The Uncommon Means of a Life Well-Lived
How We Get Things Done vs. How God Gets Things Done
There seems to be many patterns of thought or thinking that we hold on to that we don’t even know exist until someone calls them to our attention.
Have you ever heard the idea of God’s Kingdom being the
In, what we would normally think of a kingdom, we have rulers and their governed territories. From these rulers, we then obviously get rules about how life should look and work. People then follow these rules because not only do they exist, but so do the ever-present consequences of not following them.
Typical rules could cover any part of life; from normative to political. They speak of how people should treat the important and where you are in the hierarchy of importance as compared to other people in the kingdom.
These rulers often lay-out, in clear terms, what it means to be successful in their kingdom and what sorts of results are important to them. We understand this. It’s an age-old operation of humanity that lives on today in every facet of every culture.
The Upside-Down Kingdom flies in the face of many of these long-held presuppositions of how the world works and what we should do to achieve desired results.
What is Valued in Society?
Lots of determination and quick thinking.
Constant self-exertion and entrepreneurship.
Self-reliance and strong-arming our way into making things happen.
Exploring new territory.
Acquiring as much as possible; be it wealth, possession, relationships, promotion, fame, acceptance, etc.
While those sorts of things are useful in life, there are things that are more important and more useful for achieving spiritual breakthrough.
Seeing Things Upside-Down
Prayer is that sort of thing. On the surface, it may seem like you are just sitting in a quiet place talking to yourself. From a secular perspective, it could best be seen as meditation and mindfulness– you connecting with the deeper parts of yourself. But this is not what prayer for the Christian is about.
Christian prayer is about connection and trust.
What has been revealed to us through the Bible is that God is a loving Father who is open and available to us. We don’t have to schedule an appointment to meet with Him, or worse yet, assume that He is uninterested with us. We get to genuinely speak our hearts and know that God is hearing us. This is for our benefit!
We have a very personal Father who is actively engaged in hearing us and teaching us through prayer, especially when coupled with active Bible Reading.
We are able to have a real relationship with Him!
Trust is what happens when we assume that God is right about things. It is doing the things that don’t make sense to us because we defer our judgment to someone who has more knowledge and insight into the matters of life.
Prayer is a giant trust exercise.
Prayer as an Uncommon Weapon
The fact that prayer is often spoken of as a weapon is really interesting. Usually, weapons are the things we place in our hands that enable us to exact a very specific and undeniable end result.
Have you heard that prayer is a tool? This is an interesting way to phrase the use of prayer because usually when we talk about tools and their usefulness, we talk about what we can accomplish with them. We grab the hammer, we set a nail, and then we pound the nail into place. This is actually the exact opposite of what we mean when we talk about prayer!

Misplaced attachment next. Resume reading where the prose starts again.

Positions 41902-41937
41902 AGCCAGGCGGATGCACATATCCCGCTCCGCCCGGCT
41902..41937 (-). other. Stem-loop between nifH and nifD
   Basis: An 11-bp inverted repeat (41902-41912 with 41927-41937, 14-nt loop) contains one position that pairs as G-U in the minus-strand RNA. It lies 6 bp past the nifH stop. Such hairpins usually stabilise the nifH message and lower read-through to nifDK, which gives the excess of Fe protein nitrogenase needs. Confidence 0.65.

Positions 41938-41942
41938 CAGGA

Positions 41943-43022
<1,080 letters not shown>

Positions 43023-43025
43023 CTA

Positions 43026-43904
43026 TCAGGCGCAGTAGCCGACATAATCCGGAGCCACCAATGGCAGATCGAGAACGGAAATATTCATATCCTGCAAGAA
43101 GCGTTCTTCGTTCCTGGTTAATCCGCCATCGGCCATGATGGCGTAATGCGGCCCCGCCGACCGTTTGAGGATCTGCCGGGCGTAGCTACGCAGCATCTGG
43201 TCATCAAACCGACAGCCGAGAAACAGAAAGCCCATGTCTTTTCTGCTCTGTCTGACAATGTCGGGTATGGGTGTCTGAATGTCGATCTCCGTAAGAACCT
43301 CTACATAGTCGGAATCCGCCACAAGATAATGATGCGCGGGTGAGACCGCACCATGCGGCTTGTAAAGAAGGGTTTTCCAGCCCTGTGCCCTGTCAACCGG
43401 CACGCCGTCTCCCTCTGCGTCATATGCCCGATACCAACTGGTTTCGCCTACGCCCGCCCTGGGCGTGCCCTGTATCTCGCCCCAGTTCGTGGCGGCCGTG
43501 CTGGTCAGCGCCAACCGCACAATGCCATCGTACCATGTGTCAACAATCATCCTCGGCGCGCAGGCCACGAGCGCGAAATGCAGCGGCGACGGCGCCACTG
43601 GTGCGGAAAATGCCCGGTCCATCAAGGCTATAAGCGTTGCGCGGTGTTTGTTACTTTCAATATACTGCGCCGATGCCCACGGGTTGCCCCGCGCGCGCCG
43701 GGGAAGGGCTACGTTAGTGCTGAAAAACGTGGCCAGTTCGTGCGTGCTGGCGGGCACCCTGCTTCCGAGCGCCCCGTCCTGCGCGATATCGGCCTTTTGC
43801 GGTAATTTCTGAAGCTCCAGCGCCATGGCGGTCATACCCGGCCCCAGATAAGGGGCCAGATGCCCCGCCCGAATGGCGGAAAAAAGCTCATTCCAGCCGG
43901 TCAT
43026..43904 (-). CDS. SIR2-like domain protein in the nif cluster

Prayer is dependence on God within our desire to see specific outcomes and results in our life. Let it be known, when you and I pray, we aren’t guaranteeing a specific outcome in life. We aren’t pointing to a particular situation and expecting things to work out like we would have them be.
Why is this?
Prayer simply means talking.
Talking with God.
When we talk with God, we assume that He knows more than us. We assume He has the power and resource to do immeasurable things. We assume He has a vast understanding of the situation before us.
The reason why prayer is a weapon is because God most definitely is working in the background and foreground of our situations. The problem with the conventional way of thinking of prayer as a tool for the Christian is that we don’t control God.
We don’t force His hand.
We ask. We plead.
And then we rest.
We rest in knowing that He has it figured out.
He is working.
Often times, we are the ones that are called to change! What a thought: we pray to change a situation and one of the biggest things that can be accomplished is that we, ourselves, are changed!
What happens after we say, “Amen,” is up to God. We should pray with great faith but also with great dependence because we don’t know how He will answer our prayers.
We may have asked Him for the very thing He wanted to do. Other times, He has other plans than us. It is up to us to be full of faith. Faith doesn’t merely mean that what we pray for, comes to pass. Faith, at the root, means that we trust and believe in a Mighty God.
Uncommon Means Series
It’s our hope that you will live a life that is fully dependent on God to do big things in life. Prayer is one thing that has ignited passion, spanning lifetimes, for all sorts of long-lasting Kingdom work.
If you or someone you know is going on a trip with In Motion Ministries this year, we really hope that you can spend some deep, precious time with Father. Your dependence on God is what prepares you for listening to the big, challenging things He has for you.
Later on, in this series of blog posts, we will be discussing other aspects of the Upside-Down Kingdom like: Bible Reading, Giving vs. Receiving, Helping Others Grow, and possibly others.
Tell us what you’d like to learn about or what you thought was really powerful in today’s blog.
Written by Chris Morris